Herald Sun, Andrew Bolt
FIRST, the media lied that Melbourne was “plastered” with homophobic posters by “no” campaigners.
Channel 10 even faked a picture of one.
Now, the media is spreading more untruths, false claims that three women in a “no” campaign advertisement are liars.
Last week, the Coalition for Marriage aired a TV commercial arguing for a no vote on same-sex marriage. It featured three women: Heidi McIvor, a Sale pastor; Cella White, a Melbourne mother; and Dr Pansy Lai, a Sydney GP and founder of the Australian Chinese for Families Association.
The women made two claims, in particular, that set off a furore.
First, White, warning how far the same-sex marriage push would go, talked of her son’s experience at Frankston High: “The school told my son that he could wear a dress to school next year if he wanted.”
Then Lai added: “Kids in year 7 are being asked to role-play being in a same-sex relationship.”
Since then, the women’s claims have been denounced as “rubbish” by Labor leader Bill Shorten, “patently ridiculous” by Education Minister Simon Birmingham, and “dishonest” by the Marriage Equality campaign.
Frankston High School’s principal said he’d asked his teachers if they had told White’s son he could wear a dress, and claimed: “It never happened.”
The women were widely abused in the media and ridiculed in a spoof ad on Channel 10’s The Project. Channel 9 and Sky News have been bombarded by complaints from viewers insisting the women lied.
Activists have, meanwhile, created an online petition — which has hundreds of signatures already — asking the Australian Medical Association to deregister Lai, who has also received threats that she would be confronted at her surgery.
One Facebook user urged gay-marriage supporters to burn down McIvor’s church; others have posted her phone number.
The smallest association with that ad has made people a target.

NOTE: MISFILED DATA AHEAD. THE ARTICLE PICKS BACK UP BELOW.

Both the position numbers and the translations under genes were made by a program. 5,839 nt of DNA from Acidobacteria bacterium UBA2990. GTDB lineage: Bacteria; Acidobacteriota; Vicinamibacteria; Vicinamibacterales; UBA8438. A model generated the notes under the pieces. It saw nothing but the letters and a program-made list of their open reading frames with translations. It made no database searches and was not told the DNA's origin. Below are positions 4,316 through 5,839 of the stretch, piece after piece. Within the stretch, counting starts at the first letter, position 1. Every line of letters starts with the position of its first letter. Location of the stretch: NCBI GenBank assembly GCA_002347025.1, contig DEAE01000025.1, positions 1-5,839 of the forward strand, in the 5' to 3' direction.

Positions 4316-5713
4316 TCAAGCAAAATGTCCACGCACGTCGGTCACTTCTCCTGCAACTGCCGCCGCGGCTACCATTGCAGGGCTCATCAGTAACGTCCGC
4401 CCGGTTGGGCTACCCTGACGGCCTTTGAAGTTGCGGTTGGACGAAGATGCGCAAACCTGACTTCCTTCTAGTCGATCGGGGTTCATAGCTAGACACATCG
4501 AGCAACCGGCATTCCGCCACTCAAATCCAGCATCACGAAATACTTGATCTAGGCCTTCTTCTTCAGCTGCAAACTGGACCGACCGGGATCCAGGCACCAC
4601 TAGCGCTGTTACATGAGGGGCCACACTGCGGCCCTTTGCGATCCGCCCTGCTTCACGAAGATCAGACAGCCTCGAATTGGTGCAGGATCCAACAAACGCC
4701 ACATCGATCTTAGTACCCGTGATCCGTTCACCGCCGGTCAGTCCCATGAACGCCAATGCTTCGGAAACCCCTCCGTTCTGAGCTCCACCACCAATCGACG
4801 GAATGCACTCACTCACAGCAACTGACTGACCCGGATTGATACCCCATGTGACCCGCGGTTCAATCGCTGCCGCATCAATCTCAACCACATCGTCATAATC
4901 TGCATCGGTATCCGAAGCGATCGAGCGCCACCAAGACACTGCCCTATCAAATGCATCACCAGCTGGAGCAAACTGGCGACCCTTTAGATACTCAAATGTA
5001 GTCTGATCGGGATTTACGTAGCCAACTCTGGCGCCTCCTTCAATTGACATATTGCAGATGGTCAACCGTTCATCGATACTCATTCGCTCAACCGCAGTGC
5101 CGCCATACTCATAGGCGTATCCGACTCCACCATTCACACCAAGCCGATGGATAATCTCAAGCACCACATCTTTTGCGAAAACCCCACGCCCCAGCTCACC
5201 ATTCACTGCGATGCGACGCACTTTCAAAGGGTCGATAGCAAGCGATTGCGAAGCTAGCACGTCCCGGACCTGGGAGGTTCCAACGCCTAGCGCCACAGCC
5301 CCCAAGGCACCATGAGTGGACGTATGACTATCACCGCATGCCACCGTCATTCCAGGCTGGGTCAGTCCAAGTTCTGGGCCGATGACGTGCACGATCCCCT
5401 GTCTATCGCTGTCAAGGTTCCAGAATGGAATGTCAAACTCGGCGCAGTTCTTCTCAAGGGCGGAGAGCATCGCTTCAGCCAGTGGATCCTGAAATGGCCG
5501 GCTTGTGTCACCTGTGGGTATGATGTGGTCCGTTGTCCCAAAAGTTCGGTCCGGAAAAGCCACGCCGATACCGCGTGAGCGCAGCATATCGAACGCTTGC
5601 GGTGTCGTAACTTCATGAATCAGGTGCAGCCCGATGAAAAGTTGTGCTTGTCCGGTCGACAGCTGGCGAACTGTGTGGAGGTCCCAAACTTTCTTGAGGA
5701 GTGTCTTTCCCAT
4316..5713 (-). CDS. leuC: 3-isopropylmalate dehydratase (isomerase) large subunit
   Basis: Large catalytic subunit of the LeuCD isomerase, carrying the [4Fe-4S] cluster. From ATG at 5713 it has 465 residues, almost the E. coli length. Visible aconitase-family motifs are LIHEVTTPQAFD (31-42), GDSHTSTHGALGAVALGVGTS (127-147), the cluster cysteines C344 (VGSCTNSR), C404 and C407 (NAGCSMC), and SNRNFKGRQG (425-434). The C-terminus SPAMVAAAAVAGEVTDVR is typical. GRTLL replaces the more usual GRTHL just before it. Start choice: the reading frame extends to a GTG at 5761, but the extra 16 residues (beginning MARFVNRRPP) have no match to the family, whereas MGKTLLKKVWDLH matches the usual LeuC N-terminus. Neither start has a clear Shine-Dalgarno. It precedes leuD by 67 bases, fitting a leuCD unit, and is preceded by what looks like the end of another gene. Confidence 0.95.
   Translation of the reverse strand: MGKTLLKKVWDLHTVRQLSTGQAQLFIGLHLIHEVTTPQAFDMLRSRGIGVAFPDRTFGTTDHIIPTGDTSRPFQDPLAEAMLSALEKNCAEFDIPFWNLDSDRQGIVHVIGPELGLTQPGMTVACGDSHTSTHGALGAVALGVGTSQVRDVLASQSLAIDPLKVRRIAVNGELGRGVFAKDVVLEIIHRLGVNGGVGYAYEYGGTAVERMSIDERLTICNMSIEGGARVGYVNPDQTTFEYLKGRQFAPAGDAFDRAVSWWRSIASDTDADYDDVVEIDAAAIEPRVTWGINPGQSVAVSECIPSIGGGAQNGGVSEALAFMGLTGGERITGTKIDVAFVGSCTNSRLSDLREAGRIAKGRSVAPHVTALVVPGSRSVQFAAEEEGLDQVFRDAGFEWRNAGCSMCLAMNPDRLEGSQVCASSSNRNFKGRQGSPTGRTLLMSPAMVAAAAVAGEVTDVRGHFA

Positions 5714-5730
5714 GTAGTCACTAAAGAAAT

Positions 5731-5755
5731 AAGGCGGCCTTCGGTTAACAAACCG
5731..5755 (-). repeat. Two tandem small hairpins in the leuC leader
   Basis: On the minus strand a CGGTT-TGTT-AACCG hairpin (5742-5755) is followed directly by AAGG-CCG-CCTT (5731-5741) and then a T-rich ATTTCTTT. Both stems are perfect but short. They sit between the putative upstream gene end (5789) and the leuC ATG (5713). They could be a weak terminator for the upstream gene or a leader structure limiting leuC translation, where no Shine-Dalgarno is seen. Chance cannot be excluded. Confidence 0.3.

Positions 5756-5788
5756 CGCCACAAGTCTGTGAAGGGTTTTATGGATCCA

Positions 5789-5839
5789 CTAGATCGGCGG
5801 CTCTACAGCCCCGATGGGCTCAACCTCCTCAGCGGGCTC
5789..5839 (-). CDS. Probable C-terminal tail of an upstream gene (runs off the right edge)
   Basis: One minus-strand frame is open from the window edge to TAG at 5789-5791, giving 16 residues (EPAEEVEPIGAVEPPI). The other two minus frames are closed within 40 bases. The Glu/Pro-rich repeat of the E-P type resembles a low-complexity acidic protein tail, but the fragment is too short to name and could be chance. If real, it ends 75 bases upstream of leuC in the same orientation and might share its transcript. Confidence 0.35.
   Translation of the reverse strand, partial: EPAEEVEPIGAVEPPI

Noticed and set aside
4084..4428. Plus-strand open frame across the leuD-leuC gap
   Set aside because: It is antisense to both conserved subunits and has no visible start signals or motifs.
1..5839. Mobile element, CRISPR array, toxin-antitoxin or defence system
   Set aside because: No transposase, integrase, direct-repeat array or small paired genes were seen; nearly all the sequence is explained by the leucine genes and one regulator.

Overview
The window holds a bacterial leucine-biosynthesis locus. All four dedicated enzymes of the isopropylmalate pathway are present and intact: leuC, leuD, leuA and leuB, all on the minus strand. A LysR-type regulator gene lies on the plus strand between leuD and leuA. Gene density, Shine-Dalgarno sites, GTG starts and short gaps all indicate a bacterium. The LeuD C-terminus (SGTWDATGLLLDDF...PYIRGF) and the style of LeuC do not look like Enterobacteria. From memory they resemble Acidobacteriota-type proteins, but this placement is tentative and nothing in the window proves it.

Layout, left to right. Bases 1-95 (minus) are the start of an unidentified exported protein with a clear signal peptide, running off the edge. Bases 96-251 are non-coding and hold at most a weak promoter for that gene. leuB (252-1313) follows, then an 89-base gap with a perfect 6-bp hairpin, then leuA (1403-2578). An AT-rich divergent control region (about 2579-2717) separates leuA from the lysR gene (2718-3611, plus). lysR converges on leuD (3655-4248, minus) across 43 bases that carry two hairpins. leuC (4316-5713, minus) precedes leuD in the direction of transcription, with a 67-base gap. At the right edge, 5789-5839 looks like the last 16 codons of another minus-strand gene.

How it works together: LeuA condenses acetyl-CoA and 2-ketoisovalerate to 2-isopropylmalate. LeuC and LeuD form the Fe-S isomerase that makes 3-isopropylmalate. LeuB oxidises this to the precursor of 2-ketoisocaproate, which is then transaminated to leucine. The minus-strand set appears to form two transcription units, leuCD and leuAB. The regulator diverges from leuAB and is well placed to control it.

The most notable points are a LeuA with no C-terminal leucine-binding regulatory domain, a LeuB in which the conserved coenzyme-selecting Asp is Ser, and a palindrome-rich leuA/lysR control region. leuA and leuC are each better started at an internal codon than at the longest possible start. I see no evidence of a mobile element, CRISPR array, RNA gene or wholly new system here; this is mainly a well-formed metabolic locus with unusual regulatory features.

One man rang up the radio show I do with Steve Price and said he was scared: he’d publicly donated $120 to the Australian Christian Lobby, which had helped make the ad, and activists had tracked him down and threatened to ruin his business.
So the three women must have told some nasty lies, right, to cause such rage? Yet not one news story has noted what the women said was essentially true.
Take White’s claim that her son was told he could soon wear a dress to school.
Another mother, too scared to be identified, has since told Sky News this was said to children at assembly a couple of years ago. A father of another pupil has told The Australian he supports White’s claim.
But more damning is this: Frankston High is part of the controversial Safe Schools program, which indeed has produced material telling boys they should be able to wear dresses.
You can even download a poster it’s helped to produce for schools that shows a boy in a girl’s uniform, with the slogan “everyone should be able to wear the uniform that makes them comfortable”.
You may agree with that poster or not. That’s not the issue. The real point is that some students really are taught they can wear the uniform of the opposite sex. In fact, that’s already policy at the Newtown High School of the Performing Arts.
It’s the same with the ad’s other claim: that year 7 children are asked to role-play being in a gay relationship. False, cried the media.
Fairfax columnist Clementine Ford scoffed: “I sincerely doubt there is a single school in Australia that’s asking year 7s to role-play being in any kind of relationship at all, let alone a same-sex one.”
Really? Last week, I went to the Victorian Education Department’s website and downloaded its All Of Us teaching guide for year 7 and 8 students.
It contained this role-playing exercise: “Invite students to imagine themselves in the role of a young person who is aged 16 years or older and is going out with someone they are really into … Tell students on the left-hand side of the room that their character is going out with someone of the same sex.”
Again, the women in the ad were right. So why were many in the media so quick to brand them “dishonest”?
It seems the commitment of many journalists to same-sex marriage is so fierce they cannot see or report evidence that doesn’t suit their agenda. This, sadly, means opponents who still dare to speak up will get smashed. Truth cannot save them.
Ask Heidi McIvor, Cella White and Pansy Lai.